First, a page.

Lean Into Digital Transformation by Reducing Technical Debt

Reducing technical debt is a little like the challenges facing superheroes and their significant others:

Batman and Rachel Dawes

Wonder Woman and Steve Trevor

Spiderman and MJ

Save the world or save your loved one because you can’t do both. 

Network congestion, bugs and quick fixes known as technical debt present a similar, albeit less cinematic dilemma. 

Do the job right or do it fast, but you can’t do both.

Given today’s digital-first buyers, more than ever, organizations must infuse the right technology into their processes, whether it’s more efficient sales and marketing, better customer service, or simply aligning products and services with customer needs.

However, as companies attempt to modernize their IT, technical debt (aka tech debt) undermines their efforts and becomes a barrier to digital transformation. Yet long before digital transformation became a hot topic, tech debt has been wreaking havoc in the IT department. 

Image of digital transformation

The Problem with Tech Debt​​

As sure as death and taxes, there will always be timelines and deadlines. Under pressure to move quickly, IT professionals are constantly forced to choose between meeting the deadline or cleaning up their code. Employees can use tech debt to do something faster, but that debt will become a problem for future problems, a bandaid on a bullet wound.

Too much tech debt makes companies slower to pivot, slower to adapt, and slower to execute. Old and outdated code makes integrating new products difficult. Challenges hidden in the architecture can make projects run over budget. As a result, much of IT employees’ time is spent managing complexity, thus losing the thrill of creating new features.

In a recent LinkedIn post, Hello Fresh Senior Backend Engineer Muhammad Sufyian reported, “I have observed that tech debt adds to low retention as teams end up spending most of their time in bug fixes and incidents. The morale of the team goes down with no energy for innovation.”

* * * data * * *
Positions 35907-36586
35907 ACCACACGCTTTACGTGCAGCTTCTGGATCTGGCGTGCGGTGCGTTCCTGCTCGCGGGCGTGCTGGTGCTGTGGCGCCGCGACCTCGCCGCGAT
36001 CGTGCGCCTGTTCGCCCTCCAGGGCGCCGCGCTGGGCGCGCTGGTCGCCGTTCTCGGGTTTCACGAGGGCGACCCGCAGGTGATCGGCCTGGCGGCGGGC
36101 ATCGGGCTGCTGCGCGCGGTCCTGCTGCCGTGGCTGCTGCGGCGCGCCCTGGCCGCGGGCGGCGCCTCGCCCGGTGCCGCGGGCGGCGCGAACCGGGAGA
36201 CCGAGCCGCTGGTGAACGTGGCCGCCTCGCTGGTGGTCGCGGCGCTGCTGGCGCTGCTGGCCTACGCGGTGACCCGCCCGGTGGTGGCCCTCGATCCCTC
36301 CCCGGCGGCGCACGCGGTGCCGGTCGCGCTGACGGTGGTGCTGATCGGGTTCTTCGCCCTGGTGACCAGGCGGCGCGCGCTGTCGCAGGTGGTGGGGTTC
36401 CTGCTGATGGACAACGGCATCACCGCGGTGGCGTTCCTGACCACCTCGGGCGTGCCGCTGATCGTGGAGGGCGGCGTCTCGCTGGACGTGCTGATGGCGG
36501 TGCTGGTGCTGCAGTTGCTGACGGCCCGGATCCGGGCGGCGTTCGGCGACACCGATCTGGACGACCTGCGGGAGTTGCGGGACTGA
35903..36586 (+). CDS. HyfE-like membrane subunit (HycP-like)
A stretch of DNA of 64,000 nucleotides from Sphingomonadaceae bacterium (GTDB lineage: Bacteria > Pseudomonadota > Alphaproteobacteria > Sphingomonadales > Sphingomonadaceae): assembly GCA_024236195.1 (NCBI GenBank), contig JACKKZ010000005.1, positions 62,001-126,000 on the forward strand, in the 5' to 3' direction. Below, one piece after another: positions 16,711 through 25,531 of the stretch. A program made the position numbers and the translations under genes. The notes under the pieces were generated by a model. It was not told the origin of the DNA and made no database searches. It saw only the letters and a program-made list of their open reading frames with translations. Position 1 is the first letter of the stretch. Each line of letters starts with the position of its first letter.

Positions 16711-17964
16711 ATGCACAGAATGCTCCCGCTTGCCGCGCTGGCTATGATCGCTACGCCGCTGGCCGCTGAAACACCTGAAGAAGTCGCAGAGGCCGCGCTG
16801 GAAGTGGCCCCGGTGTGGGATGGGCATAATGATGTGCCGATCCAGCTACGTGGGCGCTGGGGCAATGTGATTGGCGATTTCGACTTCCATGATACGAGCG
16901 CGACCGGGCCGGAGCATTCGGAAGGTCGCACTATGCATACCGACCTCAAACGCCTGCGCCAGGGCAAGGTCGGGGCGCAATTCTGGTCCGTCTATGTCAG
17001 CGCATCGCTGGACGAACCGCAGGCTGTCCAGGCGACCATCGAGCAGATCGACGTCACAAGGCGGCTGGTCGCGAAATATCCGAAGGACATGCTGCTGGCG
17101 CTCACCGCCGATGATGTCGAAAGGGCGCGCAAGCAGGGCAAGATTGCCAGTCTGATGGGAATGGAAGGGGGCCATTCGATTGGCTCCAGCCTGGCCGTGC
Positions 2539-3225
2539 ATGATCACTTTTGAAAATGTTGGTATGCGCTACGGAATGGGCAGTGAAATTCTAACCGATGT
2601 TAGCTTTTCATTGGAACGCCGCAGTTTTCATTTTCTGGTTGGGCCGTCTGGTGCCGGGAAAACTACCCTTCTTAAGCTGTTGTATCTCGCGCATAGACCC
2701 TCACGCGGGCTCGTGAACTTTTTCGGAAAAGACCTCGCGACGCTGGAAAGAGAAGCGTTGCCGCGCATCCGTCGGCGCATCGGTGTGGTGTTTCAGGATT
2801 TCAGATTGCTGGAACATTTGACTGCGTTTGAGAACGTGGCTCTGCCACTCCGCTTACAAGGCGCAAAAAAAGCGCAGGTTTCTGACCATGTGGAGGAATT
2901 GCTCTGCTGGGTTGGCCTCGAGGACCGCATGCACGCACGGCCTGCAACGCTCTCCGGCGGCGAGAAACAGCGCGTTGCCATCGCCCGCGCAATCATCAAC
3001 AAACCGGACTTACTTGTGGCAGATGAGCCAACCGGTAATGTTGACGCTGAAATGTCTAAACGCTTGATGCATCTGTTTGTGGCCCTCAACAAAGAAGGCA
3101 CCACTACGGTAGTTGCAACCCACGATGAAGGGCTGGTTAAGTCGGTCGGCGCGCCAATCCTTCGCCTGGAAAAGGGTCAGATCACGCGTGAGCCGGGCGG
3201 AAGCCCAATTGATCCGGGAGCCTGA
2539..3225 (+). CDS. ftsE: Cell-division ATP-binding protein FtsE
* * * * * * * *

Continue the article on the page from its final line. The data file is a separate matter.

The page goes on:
Some take a zen approach to technical debt, believing it’s neither good nor bad, just a reality of IT life. However, any zen master would agree there are times when enough is enough.

Cartoon image of two people pushing a rock labelled

Here’s the true story of a company who recently leaned into digital transformation by reducing technical debt.

A Tech Debt Dilemma: Dell Technologies

Dell’s 10+ year Salesforce instance was weighed down with technical debt and over-customization. This caused slow page load times, performance issues and problems with software upgrades. In addition, their Salesforce instance contained complex custom code which housed lead routing logic that only a few people understood.

When a change in logic was needed, Marketing Ops team members had to work with IT to request the change. And with routing logic going through IT, individual changes would be implemented without being fielded by related departments to ensure it complied with global processes and best practices. 

Manual and redundant routing measures became the norm due to regional logic exceptions and, as a result, leads were taking much longer to get to the Sales Team. Some sales reps were waiting as long as one month to have a lead routed to them, leaving a horrible first impression to the prospective customer.